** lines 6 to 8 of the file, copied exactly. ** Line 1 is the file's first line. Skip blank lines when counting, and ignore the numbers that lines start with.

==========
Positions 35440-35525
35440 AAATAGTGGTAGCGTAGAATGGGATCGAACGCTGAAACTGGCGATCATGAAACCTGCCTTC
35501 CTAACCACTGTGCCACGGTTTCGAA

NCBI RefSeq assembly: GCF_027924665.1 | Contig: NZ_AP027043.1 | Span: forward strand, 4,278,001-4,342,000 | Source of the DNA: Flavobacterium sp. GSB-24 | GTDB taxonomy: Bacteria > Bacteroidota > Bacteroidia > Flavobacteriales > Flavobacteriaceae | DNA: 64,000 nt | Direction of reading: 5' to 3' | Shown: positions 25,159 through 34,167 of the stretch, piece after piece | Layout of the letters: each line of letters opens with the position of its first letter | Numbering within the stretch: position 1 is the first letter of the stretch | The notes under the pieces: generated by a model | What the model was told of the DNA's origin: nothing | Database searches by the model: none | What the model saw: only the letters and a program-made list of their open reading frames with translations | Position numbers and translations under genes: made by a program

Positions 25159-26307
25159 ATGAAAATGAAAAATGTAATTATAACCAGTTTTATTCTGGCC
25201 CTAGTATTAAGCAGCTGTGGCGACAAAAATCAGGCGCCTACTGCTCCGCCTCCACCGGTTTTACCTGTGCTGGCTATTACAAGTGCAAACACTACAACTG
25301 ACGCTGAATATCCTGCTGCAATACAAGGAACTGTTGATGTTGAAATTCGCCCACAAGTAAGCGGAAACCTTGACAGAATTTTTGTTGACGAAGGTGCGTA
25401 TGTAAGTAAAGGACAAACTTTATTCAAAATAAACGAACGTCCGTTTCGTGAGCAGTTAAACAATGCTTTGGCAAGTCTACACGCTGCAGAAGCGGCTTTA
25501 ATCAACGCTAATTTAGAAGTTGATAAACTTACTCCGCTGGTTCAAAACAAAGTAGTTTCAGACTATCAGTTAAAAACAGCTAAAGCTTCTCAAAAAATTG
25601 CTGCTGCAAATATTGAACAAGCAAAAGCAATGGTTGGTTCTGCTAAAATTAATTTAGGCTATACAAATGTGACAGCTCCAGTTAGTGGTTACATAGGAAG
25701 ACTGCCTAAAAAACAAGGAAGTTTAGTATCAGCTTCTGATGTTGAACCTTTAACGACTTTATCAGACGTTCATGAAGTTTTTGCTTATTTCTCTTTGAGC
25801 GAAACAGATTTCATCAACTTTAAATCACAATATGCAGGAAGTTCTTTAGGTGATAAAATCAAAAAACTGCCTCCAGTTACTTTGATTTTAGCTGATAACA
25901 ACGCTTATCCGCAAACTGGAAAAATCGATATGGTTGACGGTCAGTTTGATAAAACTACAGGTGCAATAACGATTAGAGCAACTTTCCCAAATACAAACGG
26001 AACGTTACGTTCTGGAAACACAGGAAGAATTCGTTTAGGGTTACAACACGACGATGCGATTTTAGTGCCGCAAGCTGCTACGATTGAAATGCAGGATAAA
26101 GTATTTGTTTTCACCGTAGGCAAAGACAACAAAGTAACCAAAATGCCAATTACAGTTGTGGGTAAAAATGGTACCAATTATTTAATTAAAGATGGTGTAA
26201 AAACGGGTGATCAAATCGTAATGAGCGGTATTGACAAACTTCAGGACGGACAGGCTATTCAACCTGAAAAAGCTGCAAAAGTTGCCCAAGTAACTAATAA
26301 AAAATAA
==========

25159 ATGAAAATGAAAAATGTAATTATAACCAGTTTTATTCTGGCC
25201 CTAGTATTAAGCAGCTGTGGCGACAAAAATCAGGCGCCTACTGCTCCGCCTCCACCGGTTTTACCTGTGCTGGCTATTACAAGTGCAAACACTACAACTG
25301 ACGCTGAATATCCTGCTGCAATACAAGGAACTGTTGATGTTGAAATTCGCCCACAAGTAAGCGGAAACCTTGACAGAATTTTTGTTGACGAAGGTGCGTA